Guest writer, Dr Jenna Ross, from Crop Health and Protection (CHAP), joins us for a two-part special series (read part 2) on the outputs of her prestigious Nuffield Farming Scholarship, where she spent 26 weeks travelling the world studying all aspects of slug invasions and methods of control. In Part 1, Jenna discusses the current slug fauna of the UK and potential slug invasions.
The slug fauna of the UK is constantly evolving. To date, there are an estimated 42 slug species in the UK, with another newly introduced milacid species identified in 2018. However, what is particularly interesting, is that of the species present in the UK, only 18 are native, with the rest being introduced. This means that over 50% of the UK’s slug fauna are exotic. So why are slugs so successful at invading new habitats? There are many reasons for this, including their high reproductive rates, environmental tolerance, flexible behaviour, ability to thrive in association with humans (synanthropic) and the fact they are free from their natural predators and parasites when entering new unoccupied ecological niches.
Scale insects – such as the coffee mealybug and cassava mealybug – are some of the least studied group of invertebrates in East Africa. However, a collaborative effort has been made to address the threat they pose to smallholder farmers: despite their cross-cutting status as pests in all plant groups, crops, ornamentals, trees and weeds.
Several organisations* in Kenya including CABI, and in conjunction with the UK’s Natural History Museum, have joined forces to train up to 30 new extension officers whose role will include identifying scale insects and communicating theirs risks and how they can be managed with smallholder farmers.
Woody plant species have been deliberately introduced into many arid and semi-arid regions across the world as they can help combat desertification and provide resources – like fuelwood – to the rural poor. But some of these alien trees and shrubs have become invasive, having devastating effects on other species as well as people.
This is big problem in the mainly arid Baringo County, in Kenya’s Rift valley as well as other counties north, east and south of the country.
A team of international scientists, including CABI’s Dr Urs Schaffner, have recommended ways to manage the devastating spread of the woody weed Prosopis juliflora, where in Baringo County, Kenya, its coverage rapidly increased by 2,031 percent in just 28 years.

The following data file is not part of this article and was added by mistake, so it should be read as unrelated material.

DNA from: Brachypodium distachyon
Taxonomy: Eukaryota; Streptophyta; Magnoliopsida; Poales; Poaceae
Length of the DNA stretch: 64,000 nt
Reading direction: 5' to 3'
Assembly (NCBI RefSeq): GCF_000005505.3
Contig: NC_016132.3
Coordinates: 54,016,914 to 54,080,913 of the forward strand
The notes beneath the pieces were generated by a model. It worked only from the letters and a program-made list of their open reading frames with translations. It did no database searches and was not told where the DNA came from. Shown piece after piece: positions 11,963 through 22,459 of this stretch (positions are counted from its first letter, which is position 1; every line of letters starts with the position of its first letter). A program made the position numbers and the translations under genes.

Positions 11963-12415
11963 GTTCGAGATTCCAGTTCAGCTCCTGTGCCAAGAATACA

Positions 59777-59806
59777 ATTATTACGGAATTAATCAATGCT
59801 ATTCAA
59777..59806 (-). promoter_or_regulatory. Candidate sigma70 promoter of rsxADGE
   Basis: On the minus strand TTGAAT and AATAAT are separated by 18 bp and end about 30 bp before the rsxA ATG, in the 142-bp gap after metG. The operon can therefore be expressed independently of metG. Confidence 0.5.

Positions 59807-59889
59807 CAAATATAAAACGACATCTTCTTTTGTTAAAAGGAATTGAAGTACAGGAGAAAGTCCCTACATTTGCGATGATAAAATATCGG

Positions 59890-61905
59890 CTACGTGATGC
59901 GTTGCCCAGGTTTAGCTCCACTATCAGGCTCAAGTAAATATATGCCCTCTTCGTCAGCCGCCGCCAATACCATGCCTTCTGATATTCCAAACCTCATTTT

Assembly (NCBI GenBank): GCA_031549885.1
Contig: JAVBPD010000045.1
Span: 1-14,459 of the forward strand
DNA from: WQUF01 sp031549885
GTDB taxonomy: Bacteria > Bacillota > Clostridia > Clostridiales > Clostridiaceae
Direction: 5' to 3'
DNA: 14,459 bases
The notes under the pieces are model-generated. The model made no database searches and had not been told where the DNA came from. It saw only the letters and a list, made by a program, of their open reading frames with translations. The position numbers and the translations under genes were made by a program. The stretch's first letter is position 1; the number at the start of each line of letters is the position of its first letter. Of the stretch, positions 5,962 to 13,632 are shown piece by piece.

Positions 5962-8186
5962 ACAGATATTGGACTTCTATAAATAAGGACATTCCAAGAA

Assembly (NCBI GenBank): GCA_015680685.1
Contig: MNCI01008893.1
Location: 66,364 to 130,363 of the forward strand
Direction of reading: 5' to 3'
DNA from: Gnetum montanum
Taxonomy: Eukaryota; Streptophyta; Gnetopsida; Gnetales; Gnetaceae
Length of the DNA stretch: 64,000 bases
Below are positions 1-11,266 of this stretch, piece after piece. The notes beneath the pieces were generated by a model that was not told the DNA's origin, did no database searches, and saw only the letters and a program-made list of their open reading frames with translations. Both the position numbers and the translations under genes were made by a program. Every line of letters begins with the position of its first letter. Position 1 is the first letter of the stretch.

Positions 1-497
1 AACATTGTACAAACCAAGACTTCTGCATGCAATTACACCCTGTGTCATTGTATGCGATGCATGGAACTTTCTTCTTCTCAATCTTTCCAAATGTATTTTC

PhD student Purity Rima Mbaabu, affiliated to the University of Nairobi and co-supervised by Simon Choge, Kenya Forestry Research Institute, Dr Sandra Eckert, Centre for Development and Environment, University of Bern, Switzerland, Profs. Maina Gichaba and Prof. Daniel Olago, University of Nairobi, and Dr Schaffner, is lead author of new research which states that the rates of Prosopis invasion in Kenya are a ‘major threat to the environment and rural people’s livelihoods.’
The study calls for the ‘urgent implementation of coordinated and sustainable Prosopis management in Baringo County and other invaded areas in East Africa’.
This week many people across the world stopped and stared as extreme headlines announced that one eighth of the world’s species – more than a million – are threatened with extinction.
According to the UN report from the Intergovernmental Science-Policy Platform for Biodiversity and Ecosystem Services (IPBES) which brought this situation to public attention, this startling number is a consequence of five direct causes: changes in land and sea use; direct exploitation of organisms; climate change; pollution; and invasion of alien species.
It’s the last, invasive species, that threatens Australian animals and plants more than any other single factor. Continue reading →
CABI has published a new evidence note highlighting a list of recommendations to fight the highly-invasive parthenium weed which can have significant impacts on human health, the environment, livestock production and health and crop yields.
CABI scientists have revealed the massive ecological and economic impacts that the invasive alien tree Prosopis juliflora has had across the Afar Region of north eastern Ethiopia.
Dr Urs Schaffner, who is supervising lead author Mr Hailu Shiferaw for his PhD studies, contributed to the Science of The Total Environment published research which shows that the devastating Prosopis was a major reason for losses in annual ecosystem service values in Afar Region estimated at US $602 million in just 31 years.